Page 129 PREV PAGE TOP OF DOC The historical and scientific record of the cumulative impact of man's economic activities on the environment is unassailable. Developing case law and legal scholarship on NEPA and watershed protectionand the Green River Basin is clearly a major watershedindicate that cumulative impacts analysis is necessary, especially when development on Federal land triggers substantive legislation like the Clean Water Act, the Clean Air Act, the Endangered Species Act, or the Migratory Bird Treaty Act.
Historically, no industry has remained unscathed from scientific findings that its activities produce long-term, harmful impacts on the environment. That's what environmental laws are about.
Nevertheless, industry refuses to acknowledge the cumulative impacts of its activities, claiming that we do not have adequate information that demonstrates those impacts, nor the technology to mitigate them even if we did. From our standpoint, this claim makes as much sense as would a claim that deferred equipment maintenance has no cumulative impact on industry operations and earnings.
The oil and gas industry cannot deny the facts. Over the last decade and a half, the scientific disciplines of conservation biology and restoration ecology have produced much research into the long-term harmful impact of human economic activities. Activities that fragment and degrade wildlife habitat, or create opportunities for exotic species to invade disturbed land, have severe, long-term impacts. This research has been widely published.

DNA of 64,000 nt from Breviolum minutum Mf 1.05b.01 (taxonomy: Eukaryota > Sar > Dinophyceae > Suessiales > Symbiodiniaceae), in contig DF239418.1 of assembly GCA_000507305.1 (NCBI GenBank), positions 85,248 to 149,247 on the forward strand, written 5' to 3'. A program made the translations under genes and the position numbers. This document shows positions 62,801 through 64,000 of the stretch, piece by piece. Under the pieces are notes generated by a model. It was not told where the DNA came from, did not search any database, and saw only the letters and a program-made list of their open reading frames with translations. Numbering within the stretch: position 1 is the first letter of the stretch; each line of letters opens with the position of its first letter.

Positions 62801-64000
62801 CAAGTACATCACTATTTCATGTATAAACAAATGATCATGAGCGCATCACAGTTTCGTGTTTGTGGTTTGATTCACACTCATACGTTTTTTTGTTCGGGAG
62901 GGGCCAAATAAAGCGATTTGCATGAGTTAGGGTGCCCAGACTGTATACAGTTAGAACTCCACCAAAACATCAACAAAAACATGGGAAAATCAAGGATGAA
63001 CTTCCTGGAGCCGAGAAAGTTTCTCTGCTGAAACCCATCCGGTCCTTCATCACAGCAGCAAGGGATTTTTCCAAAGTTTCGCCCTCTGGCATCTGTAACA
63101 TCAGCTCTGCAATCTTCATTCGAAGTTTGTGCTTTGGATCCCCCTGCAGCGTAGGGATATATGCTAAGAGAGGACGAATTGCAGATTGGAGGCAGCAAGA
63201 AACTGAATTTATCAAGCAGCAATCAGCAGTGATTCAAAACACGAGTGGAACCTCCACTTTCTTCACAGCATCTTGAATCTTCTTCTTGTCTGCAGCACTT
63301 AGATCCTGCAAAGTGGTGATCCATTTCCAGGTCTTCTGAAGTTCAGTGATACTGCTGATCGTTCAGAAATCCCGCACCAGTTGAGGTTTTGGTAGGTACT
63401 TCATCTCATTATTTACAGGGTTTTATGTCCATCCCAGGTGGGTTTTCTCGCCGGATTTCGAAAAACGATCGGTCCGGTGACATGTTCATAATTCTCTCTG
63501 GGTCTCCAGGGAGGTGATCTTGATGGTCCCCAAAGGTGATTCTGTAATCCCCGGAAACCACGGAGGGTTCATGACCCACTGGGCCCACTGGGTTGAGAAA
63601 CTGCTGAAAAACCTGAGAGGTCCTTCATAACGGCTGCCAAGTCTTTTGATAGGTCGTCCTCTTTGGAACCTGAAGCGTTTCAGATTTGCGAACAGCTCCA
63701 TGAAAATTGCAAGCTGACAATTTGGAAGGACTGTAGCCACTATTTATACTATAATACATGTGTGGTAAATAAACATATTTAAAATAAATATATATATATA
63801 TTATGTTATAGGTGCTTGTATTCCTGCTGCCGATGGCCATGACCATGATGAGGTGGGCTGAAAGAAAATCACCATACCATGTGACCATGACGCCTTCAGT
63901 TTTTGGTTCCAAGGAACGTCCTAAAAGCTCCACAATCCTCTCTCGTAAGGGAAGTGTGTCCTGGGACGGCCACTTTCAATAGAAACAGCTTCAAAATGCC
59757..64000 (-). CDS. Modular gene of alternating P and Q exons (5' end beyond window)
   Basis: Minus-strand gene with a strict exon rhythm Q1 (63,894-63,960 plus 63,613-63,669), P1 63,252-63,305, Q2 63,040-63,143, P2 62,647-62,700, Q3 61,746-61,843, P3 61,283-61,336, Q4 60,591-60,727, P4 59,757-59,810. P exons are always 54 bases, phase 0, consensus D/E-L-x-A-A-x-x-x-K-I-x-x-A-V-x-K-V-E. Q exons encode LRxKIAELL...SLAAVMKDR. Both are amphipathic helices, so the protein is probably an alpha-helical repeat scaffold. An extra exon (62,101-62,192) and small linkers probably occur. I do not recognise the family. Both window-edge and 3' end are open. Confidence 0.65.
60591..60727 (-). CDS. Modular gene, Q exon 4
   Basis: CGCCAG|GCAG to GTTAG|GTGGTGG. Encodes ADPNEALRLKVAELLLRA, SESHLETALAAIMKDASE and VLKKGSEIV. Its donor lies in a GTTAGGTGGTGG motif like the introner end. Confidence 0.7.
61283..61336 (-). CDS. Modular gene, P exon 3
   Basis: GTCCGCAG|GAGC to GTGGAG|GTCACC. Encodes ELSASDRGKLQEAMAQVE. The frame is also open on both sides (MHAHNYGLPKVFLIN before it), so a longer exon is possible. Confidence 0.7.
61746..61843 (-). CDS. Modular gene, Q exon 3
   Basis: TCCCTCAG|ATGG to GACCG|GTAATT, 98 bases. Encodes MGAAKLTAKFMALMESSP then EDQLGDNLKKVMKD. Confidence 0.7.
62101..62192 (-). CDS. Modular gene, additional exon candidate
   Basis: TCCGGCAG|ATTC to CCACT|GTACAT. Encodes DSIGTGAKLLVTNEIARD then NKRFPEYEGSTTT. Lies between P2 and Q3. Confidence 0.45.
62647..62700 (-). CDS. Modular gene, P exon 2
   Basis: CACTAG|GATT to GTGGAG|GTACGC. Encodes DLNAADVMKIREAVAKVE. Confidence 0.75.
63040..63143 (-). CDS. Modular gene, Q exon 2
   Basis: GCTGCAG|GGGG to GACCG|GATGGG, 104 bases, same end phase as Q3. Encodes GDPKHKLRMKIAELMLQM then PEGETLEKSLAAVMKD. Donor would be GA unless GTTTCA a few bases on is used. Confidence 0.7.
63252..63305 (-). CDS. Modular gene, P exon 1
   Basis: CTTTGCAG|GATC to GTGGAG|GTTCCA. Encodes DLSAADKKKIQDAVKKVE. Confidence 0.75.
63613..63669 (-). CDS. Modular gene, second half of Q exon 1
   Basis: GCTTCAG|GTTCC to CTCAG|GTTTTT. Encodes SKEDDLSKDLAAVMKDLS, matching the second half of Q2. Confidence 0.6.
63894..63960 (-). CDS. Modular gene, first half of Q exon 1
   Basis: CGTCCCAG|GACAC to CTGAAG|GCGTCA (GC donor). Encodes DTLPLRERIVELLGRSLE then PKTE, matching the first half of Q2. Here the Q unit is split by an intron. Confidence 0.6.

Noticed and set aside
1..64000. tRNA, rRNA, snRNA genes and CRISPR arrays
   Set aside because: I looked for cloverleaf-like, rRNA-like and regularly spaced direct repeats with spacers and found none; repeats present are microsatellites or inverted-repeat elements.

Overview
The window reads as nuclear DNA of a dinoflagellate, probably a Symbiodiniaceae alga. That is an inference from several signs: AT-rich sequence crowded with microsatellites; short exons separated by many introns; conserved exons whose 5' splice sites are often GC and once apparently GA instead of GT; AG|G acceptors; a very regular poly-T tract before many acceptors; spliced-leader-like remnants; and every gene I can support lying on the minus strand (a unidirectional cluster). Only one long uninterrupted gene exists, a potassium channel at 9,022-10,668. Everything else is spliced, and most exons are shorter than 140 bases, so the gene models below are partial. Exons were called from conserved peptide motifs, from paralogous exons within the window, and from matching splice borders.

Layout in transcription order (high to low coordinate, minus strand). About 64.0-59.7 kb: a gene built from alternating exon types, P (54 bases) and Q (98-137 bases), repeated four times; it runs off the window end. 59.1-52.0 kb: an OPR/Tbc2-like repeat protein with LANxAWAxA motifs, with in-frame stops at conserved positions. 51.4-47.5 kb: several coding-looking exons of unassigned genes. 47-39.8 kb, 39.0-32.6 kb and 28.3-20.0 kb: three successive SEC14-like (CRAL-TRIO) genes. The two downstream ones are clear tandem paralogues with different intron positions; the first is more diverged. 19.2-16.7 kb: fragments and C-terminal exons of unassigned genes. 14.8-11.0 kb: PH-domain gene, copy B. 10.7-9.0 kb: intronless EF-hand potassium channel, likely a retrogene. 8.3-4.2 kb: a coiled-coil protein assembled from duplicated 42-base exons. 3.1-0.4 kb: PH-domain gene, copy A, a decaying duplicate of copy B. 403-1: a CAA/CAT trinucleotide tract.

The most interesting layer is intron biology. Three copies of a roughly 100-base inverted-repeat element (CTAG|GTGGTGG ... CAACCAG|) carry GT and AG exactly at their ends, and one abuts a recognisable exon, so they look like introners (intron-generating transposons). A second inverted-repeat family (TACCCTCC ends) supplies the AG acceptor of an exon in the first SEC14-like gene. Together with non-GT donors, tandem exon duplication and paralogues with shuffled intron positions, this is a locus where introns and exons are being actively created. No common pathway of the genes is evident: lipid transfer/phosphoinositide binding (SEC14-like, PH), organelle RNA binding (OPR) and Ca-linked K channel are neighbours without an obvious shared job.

Industry's primary objection to cumulative impacts analysis and mitigation is the cost and the requirement that development, and thus profits, be spread out over a long period of time. We don't believe those complaints are good enough for the Green River Basin's incomparable wildlife resource. For the privilege of using publicly owned resources for profit, we expect industry to accept full responsibility for its actions and pay for its impacts on the Green River Basin. Nevertheless, in the spirit of compromise we tried to meet industry's concerns over cost by supporting eco-royalty relief. If eco-royalty relief comes about, we fully expect cumulative impact analysis to be funded.
Page 130 PREV PAGE TOP OF DOC We believe it would be easier for industry to embark on cumulative impacts analysis and mitigation if it would integrate with its operations an innovative, science-based management scheme called adaptive management. Such an approach would treat all operations as scientific experiments; that is, operations would be designed to produce scientific information on cumulative impacts as a necessary operational output.
In closing, I wish to make clear our expectations. We are committed to the GRBAC's recommendations. Nevertheless, in return, we expect the Federal Government and the oil and gas industry to acknowledge their unqualified responsibilities to identify, analyze, and mitigate cumulative impacts on wildlife, wildlife habitat, and other public lands values. We believe that if development is prudent and carefully managed over the long term, such impacts can be mitigated if properly funded.
Thank you for this opportunity to present our views.
[The prepared statement of Mr. Hoskins may be found at end of hearing.]
Mrs. CUBIN. Thank you.
Next witness is Mr. Tom Throop, of the Wyoming Outdoor Council.
STATEMENT OF TOM THROOP, EXECUTIVE DIRECTOR, WYOMING OUTDOOR COUNCIL
Mr. THROOP. Thank you, Madam Chair, and thank you for the invitation to participate and the opportunity to testify today.
Robert, you certainly were well-rehearsed ahead of time. That was right on 5 minutes.
Mrs. CUBIN. Take your time. We've listened to a lot.